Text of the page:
One potential survival mechanism for P. ramorum in areas with high burn severities could be partially a function of the wildfires themselves. Patchy burn patterns that result in ‘green islands’ are typical of mixed-severity fires with variable burn intensities (Fites-Kaufman et al., 2006; Perry et al., 2011). Even one dominantly situated P. ramorum-infected sporulating host could provide sufficient inoculum to re-infest post-fire re-growth in a plot (Fig. 4). Similar scenarios involving surviving dwarf mistletoe-infected pines in burned forests have resulted in dwarf mistletoe infections in newly regenerated stands (Parmeter, 1977).
Figure 4. Photograph of a bay laurel tree in a ‘green island’ (indicated by the arrow) created by the patchy burn patterns of the 2008 wildfires in the Big Sur region. Prolific basal and epicormic sprouting can also be seen on the burned trees in this photograph.
Download figure to PowerPoint
In Big Sur, we observed that large numbers of pre-fire P. ramorum-infected bay laurel increased the likelihood of pathogen recovery post-fire, presumably because there was a greater chance that at least one of these trees would be spared the flames and serve as a refugium for the pathogen. Indeed, surveys in 2009 documented a number of surviving bay laurel ‘green islands’ in burned plots, which probably provided an important source of post-fire inoculum. Not only are attached bay laurel leaves thought to be the best niche for P. ramorum survival during adverse conditions, such as hot, dry California summers, but they also support the highest sporulation rates of forest trees in California and produce the bulk of P. ramorum inoculum in mixed-evergreen forests (Davidson et al., 2005, 2008, 2011).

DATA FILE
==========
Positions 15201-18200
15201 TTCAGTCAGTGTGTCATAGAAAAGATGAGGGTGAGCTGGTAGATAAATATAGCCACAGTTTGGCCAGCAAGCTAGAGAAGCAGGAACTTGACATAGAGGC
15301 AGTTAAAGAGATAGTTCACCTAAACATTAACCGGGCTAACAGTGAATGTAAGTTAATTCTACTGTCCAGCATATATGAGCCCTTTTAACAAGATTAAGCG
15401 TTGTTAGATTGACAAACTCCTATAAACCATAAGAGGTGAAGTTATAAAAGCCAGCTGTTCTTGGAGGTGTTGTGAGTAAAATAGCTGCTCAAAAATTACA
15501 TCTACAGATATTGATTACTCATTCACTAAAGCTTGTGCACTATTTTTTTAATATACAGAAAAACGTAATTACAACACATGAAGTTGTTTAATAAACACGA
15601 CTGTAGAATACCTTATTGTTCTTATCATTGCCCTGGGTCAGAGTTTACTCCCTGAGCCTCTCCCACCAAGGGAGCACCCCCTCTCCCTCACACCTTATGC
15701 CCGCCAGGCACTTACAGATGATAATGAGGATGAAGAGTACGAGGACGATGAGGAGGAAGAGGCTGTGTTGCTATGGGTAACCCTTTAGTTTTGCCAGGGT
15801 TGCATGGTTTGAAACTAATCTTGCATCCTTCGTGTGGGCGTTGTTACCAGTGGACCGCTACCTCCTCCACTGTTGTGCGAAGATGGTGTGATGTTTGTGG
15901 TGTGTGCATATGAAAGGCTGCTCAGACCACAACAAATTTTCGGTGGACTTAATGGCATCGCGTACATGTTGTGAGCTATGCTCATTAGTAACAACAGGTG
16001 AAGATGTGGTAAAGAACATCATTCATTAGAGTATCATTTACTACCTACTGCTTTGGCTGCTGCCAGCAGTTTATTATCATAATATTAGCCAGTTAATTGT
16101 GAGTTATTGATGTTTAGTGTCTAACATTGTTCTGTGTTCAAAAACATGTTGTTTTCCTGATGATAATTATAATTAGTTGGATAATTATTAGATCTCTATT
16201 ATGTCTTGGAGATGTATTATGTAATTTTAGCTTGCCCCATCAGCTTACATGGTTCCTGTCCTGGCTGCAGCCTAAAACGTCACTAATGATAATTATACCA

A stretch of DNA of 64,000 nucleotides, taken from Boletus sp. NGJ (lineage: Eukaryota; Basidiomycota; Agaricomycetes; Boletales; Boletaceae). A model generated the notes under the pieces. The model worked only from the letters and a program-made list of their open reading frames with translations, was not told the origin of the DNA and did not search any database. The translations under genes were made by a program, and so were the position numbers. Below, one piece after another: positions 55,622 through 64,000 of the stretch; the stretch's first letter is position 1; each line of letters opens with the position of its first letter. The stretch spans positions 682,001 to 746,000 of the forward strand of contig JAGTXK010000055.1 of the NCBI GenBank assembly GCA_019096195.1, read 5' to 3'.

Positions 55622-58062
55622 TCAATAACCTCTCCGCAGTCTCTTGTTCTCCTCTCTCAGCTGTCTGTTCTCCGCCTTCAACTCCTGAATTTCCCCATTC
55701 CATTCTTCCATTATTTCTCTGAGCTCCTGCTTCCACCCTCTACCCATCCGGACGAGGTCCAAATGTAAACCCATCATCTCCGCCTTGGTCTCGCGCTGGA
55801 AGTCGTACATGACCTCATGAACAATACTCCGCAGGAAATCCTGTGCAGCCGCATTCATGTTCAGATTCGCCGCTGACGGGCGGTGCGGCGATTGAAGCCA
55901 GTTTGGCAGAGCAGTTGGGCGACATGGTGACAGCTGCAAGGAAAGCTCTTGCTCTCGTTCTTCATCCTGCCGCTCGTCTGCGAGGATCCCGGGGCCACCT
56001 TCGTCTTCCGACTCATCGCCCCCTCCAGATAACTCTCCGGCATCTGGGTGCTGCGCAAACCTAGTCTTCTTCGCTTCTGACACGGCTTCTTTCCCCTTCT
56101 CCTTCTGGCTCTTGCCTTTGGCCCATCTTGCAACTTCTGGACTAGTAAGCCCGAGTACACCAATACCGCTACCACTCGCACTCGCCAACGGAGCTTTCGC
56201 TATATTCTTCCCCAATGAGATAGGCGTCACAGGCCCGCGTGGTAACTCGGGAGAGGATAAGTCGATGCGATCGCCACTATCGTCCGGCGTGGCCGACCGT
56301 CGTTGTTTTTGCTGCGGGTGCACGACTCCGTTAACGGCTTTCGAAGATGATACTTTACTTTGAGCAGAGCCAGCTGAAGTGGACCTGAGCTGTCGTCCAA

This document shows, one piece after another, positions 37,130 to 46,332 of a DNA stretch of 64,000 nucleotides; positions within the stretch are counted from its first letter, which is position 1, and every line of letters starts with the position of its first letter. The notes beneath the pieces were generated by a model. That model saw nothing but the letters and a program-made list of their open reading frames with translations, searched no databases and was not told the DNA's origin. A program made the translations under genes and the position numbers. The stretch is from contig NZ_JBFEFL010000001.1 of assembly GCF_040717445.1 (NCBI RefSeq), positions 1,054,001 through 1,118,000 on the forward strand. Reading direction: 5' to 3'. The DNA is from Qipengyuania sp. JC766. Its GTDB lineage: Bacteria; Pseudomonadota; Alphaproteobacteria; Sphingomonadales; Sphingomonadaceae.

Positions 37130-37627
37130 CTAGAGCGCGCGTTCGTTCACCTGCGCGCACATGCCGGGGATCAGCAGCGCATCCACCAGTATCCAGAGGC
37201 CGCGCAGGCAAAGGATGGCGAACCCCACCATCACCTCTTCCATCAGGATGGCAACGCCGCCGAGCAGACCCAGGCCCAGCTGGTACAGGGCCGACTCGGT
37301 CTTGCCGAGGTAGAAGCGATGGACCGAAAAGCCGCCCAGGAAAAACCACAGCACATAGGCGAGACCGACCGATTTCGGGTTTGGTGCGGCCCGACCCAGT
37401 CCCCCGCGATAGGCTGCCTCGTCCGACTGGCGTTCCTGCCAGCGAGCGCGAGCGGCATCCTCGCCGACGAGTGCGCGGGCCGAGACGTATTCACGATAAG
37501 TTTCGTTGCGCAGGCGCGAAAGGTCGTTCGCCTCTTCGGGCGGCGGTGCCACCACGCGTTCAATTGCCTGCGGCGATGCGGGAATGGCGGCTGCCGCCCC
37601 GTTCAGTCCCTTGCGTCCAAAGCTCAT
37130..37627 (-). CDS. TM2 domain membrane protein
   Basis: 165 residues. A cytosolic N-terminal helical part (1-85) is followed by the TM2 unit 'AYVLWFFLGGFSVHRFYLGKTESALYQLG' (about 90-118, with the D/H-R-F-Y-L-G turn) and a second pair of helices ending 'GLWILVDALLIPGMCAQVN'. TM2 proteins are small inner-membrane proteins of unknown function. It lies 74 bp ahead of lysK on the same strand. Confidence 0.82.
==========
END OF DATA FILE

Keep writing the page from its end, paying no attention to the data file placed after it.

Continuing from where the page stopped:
By the first summer post-fire, there was already a proliferation of new vegetative growth (mainly basal sprouts) in burned plots. Young host tissues have been shown to be more susceptible than mature host tissues to P. ramorum infection (Hansen et al., 2005), yet we found relatively low P. ramorum isolation frequency from young bay laurel basal sprouts in burned plots. In contrast, the high incidence of P. ramorum-infected tanoak basal sprouts in burned plots in 2009 came as no surprise. The susceptibility of this type of host tissue to P. ramorum infection following controlled burns in Oregon was found to be so severe that the pathogen eradication protocol was amended to include the use of herbicides on tanoak sprouts following fire to help prevent the re-establishment of the pathogen in treated areas (Hansen & Sutton, 2006; Goheen et al., 2009). These findings suggest that the copious tanoak basal sprouts that arise after fire are important to the re-establishment of P. ramorum in forest types in which this host is particularly abundant, such as redwood forests of coastal California and Douglas fir–tanoak forests of southwestern Oregon. Phytophthora ramorum has also been detected in soil adjacent to stumps of previously infected trees at controlled-burn eradication sites in Oregon (Goheen et al., 2009), as have other forest Phytophthora species following prescribed fires or wildfires (see Marks et al., 1975; Hardison, 1976; Betlejewski, 2009; Meadows et al., 2011), but it is unclear whether P. ramorum soil inoculum plays an important role in the re-establishment of this predominantly aerial, splash-dispersed pathogen.